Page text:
When Peter, James and John went with Jesus up the hillside of Mount Tabor (the traditionally accepted place of Christ’s transfiguration), they had no idea what was awaiting them (Mark 9:1-8). It is likely they expected to hear another teaching from Jesus, or perhaps to have occasion to ask him questions regarding the messianic kingdom they were anticipating. Or maybe they had hoped to eavesdrop on his prayer time and gain insight into the mysterious communion between the Father and Son. But the biblical account reveals none of the above. Not, at least, in the way one would expect.
The title “transfiguration” can be a little misleading, because Jesus was not transfigured into something other than himself – more beautiful or spiritual. It was simply a fuller revelation, the unveiling of Christ’s already-present, divine nature. His deity merely was cloaked in human flesh (Phil 2:6, Col 1:19) and “hidden” to all but the spiritually perceptive eye. Yet here, Jesus would give these three disciples a visual message that would speak volumes into their hearts and minds for the rest of their earthly lives, a message meant for all of us. It would prove to be a sight that they desperately needed to behold. Future persecution and challenges to their calling otherwise might have overwhelmed their impressionable hearts and paralyzed their global mission (Matt 28:18-20). The steeling of their confidence in Christ’s person began with this experience and concluded with the post-resurrection appearance of Jesus. In time the disciples would need to fall back on the reality of Christ’s glory soon to be shared by them in the coming kingdom. Envisioning Christ in the glory of his coming indeed helps steady us in the hardest of times.
But what about Moses and Elijah? Why the appearance of these two with Jesus and why did the Lord want us to know about it? Often we Bible teachers like to point out that Moses represents the law and Elijah represents the prophets (although Isaiah might be more representative of the prophetic canon than Elijah), and how together they point to Jesus as the fulfillment of both collective writings. Jesus satisfied the demands of the law and he is the center subject of prophecy. No scholar is likely to debate this point, for Jesus himself declared that the law, the prophets and even the Psalms speak of him (Luke 24:44). In fact, Jesus is the Word incarnate, the embodiment of Scripture; its author and content, its source and its subject (John 1:14, 2 Peter 1:11).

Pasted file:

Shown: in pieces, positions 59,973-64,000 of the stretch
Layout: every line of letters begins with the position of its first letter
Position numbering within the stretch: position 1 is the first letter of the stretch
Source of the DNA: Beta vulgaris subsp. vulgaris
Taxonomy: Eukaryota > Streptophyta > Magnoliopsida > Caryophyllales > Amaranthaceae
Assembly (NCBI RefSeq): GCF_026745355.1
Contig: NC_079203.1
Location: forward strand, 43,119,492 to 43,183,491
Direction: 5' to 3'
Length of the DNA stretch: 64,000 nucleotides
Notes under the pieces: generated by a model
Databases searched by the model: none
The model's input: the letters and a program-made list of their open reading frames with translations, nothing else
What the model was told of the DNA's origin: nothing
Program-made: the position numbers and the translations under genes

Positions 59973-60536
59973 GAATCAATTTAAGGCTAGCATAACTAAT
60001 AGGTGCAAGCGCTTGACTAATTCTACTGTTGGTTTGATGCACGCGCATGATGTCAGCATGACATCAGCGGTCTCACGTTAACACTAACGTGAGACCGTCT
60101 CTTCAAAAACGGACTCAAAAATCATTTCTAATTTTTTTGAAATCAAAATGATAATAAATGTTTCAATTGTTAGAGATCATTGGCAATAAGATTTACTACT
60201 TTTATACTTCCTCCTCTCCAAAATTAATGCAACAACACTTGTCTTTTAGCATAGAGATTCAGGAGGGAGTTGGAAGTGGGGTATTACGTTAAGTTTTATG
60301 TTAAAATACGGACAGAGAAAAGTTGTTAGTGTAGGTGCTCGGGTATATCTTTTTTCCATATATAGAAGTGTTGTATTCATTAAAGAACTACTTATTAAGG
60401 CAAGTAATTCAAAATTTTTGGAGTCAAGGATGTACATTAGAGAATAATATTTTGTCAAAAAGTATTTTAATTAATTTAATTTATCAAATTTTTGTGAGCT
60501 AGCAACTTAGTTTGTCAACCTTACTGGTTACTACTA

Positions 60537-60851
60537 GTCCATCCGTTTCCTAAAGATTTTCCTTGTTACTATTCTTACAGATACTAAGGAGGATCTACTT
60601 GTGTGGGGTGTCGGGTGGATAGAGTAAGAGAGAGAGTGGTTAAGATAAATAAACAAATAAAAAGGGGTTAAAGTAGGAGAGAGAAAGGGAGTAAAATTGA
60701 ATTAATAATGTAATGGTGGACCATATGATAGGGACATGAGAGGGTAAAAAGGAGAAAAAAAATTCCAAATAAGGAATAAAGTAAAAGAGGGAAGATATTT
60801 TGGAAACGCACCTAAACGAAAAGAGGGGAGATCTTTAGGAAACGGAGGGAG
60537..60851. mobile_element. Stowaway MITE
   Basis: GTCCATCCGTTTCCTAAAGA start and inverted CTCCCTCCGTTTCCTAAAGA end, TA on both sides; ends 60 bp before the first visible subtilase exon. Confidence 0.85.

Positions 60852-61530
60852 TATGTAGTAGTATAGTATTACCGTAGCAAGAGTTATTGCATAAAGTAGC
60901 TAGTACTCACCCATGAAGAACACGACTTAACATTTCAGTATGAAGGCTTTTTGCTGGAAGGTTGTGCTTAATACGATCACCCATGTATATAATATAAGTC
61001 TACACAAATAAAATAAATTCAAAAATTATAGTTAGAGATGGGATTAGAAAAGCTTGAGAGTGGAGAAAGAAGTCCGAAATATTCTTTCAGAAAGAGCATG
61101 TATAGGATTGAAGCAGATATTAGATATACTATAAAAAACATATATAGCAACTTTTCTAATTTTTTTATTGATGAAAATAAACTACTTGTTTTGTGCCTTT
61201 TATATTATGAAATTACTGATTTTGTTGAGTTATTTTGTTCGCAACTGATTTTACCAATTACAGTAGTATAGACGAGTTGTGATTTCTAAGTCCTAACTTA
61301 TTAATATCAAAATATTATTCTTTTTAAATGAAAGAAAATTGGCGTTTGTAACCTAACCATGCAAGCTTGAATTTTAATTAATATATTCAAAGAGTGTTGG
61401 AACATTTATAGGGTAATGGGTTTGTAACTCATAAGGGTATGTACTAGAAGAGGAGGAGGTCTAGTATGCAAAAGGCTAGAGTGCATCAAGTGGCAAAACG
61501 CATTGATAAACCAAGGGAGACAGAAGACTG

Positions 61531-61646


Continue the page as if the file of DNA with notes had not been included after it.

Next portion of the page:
The transfiguration alone would have been sufficient to reveal the power of God’s coming kingdom and the glory of the Messiah that we shall one day enjoy with him. But there appears to be one more element in this visual message whose color adds to the overall portrait of Christ. That the Messiah would be both man and God was in fact prophesied (Isa 7:14; Matt 1:23) but had nonetheless escaped the understanding of the most astute Rabbis of Christ’s day. Thus many of his statements were taken to be blasphemous (Matt 26:64-66; Mark 14:62-64; John 10:30-39) and punishable by death. I would submit that a significant part of the “transfiguration” message for us is found in the experiences of Moses and Elijah in the Old Testament (Exodus 19, 1 Kings 19). They both met with God, did so on a mountain, and while doing so received revelation from Him . Once again, here on a mountain Moses and Elijah (now also Peter, James and John) were meeting with God. They became the recipients of a most spectacular revelation, summarized and culminated in the very person and nature of Jesus – his deity and the Father’s audible affirmation of him as His beloved Son! Jesus is “Immanuel, God with us.”